American poetry of the seventeenth century as a reflection of a Puritan's character

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Pavel Pushkov Professor Fanning English 71 14 February 2006 American Poetry of the Seventeenth Century as a Reflection of Puritan’s Character: An Analysis of “Upon Wedlock, and the Death of Children” by Edward Taylor and “Upon the Burning of Our House” by Anne Bradstreet How much do we know about the first settlers? We know that they started to arrive in New England in the first part of the seventeenth century. We also know that many of them were Puritans. From high school history textbooks we know that Puritans were a very religious group that managed to overcome the dangers of a strange land. But who really were those people? How did they live? What did they think and dream about? What were the most important things in their lives? I think that works of

seventeenth century Puritans’ authors will help us to answer these questions. Let us take some poems of Ann Bradstreet and Edward Taylor as examples. Edward Taylor, who for many years was a priest in a small frontier town, left behind many writings. I think that the poem Upon Wedlock and Death of Children shows the poet’s character the best. The poem devoted to two the most important things in Taylor’s life: his family and religion. From the first lines of the poem we can see a deep love of the author for his wife. He compares their marriage to a “True- Love Knot, more sweet than spice, and set with all the flowers of Grace’s dress” (356). The use of the phrase “more sweet than spice” is very touching, in my opinion, because it shows the Taylors as a normal,

loving couple that time after time had some “spicy” moments in their live (356). Nevertheless, they love each other and the poet describes their marriage as a “Wedden’s knot, that ne’re can be untied: no Alexander’s Sword can it divide (356).” Comparing the marriage with a “Gordian Knot,” Taylor shows the strength of the union between his wife and himself (356). Further on in the poem, Taylor writes about his children. We can see a happiness of the father when the author compares himself with a plant whose “stock […] knotted and manly flower out brake” (357). This is how he describes the birth of his son. And later, “ my [Taylor’s] branch again did knot, brought out another flower” this time the writer speaks about his daughter (357). Taylor sees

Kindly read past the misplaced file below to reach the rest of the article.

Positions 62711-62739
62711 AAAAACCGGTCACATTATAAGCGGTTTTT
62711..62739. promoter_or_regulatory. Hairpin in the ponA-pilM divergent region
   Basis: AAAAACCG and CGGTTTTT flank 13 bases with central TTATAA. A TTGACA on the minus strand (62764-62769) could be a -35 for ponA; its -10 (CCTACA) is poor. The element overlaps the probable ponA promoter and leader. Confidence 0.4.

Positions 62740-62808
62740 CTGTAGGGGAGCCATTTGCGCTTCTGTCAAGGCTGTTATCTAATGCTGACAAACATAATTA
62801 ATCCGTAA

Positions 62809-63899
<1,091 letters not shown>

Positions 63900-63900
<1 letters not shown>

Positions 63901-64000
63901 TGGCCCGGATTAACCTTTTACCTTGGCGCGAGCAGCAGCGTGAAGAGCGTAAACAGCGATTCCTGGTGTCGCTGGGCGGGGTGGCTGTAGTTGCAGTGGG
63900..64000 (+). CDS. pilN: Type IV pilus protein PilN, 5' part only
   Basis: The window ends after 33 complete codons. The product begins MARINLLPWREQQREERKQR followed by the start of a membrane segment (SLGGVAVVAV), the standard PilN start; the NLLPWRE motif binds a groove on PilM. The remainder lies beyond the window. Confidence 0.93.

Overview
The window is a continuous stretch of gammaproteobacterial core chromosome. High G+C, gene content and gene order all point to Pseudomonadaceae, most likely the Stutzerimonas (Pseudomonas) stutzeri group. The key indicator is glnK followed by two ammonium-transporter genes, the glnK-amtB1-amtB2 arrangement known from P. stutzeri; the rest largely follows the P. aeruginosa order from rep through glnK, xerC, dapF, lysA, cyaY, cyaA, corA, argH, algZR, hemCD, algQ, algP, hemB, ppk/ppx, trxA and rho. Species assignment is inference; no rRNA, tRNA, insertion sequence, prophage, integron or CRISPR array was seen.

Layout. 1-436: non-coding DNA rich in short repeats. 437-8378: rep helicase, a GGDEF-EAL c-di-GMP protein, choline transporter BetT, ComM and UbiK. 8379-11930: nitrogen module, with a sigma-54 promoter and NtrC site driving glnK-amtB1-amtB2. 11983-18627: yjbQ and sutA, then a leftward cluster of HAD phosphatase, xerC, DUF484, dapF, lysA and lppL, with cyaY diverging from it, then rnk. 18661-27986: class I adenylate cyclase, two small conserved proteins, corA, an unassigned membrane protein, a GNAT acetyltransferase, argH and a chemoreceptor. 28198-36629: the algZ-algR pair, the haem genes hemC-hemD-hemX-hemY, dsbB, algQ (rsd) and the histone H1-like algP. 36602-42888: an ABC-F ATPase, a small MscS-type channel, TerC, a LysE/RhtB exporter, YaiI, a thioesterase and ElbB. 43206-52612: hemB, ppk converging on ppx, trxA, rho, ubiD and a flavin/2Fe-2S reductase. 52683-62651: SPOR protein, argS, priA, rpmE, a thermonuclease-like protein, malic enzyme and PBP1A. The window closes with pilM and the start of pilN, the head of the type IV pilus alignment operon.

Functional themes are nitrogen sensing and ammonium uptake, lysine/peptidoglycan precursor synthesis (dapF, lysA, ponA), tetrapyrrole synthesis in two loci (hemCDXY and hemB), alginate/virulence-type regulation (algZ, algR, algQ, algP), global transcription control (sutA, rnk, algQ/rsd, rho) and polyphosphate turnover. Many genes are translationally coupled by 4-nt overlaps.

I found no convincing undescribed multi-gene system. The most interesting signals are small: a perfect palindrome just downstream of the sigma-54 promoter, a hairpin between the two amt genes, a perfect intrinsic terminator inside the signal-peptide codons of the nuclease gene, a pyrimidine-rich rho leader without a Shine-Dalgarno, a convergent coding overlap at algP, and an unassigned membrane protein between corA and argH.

himself as a plant, and his children are the most beautiful part of that plant: flowers. Moreover, they are one organism with their father, and the flowers cannot be separated from the stem without pain. Nevertheless, some of his children die. This is how Taylor describes the death of his child: “at that unlooked for […] darksome hour […] a glorious hand […] did crop this flower” (357). The verb “crop” is used to show how roughly a “flower” was separated from the “stem”; it shows the pain of the father (357). The following lines demonstrate the agony of a parent watching his child dieing, “… oh, the tortures, Vomit, screeching, groans, and six weeks Fever would pierce hearts like stones” (357). We can see how much the poet loves his children. However,

there is something that Taylor values even more than his wife and kids: it is his religion. Taylor seems to believe that the Lord determines humans’ destiny, and that God created his family. Taylor writes, “God made in paradise” that “True- Love knot, more sweet than spice (Taylor’s marriage),” and “planted” Taylor himself “in that knot” (357). All people are no more than flowers in the garden of God in Taylor’s mind. And it is up to Lord to decide whether he “get’st them green, or let them seed” (357). There is no doubt that Taylor adores his kids, but let us take a look at these lines. While “cropping” the “flowers (children)” Christ “…having Choice, chose this my branch […] Lord take’t. I thank Thee” (357). Does it not sound like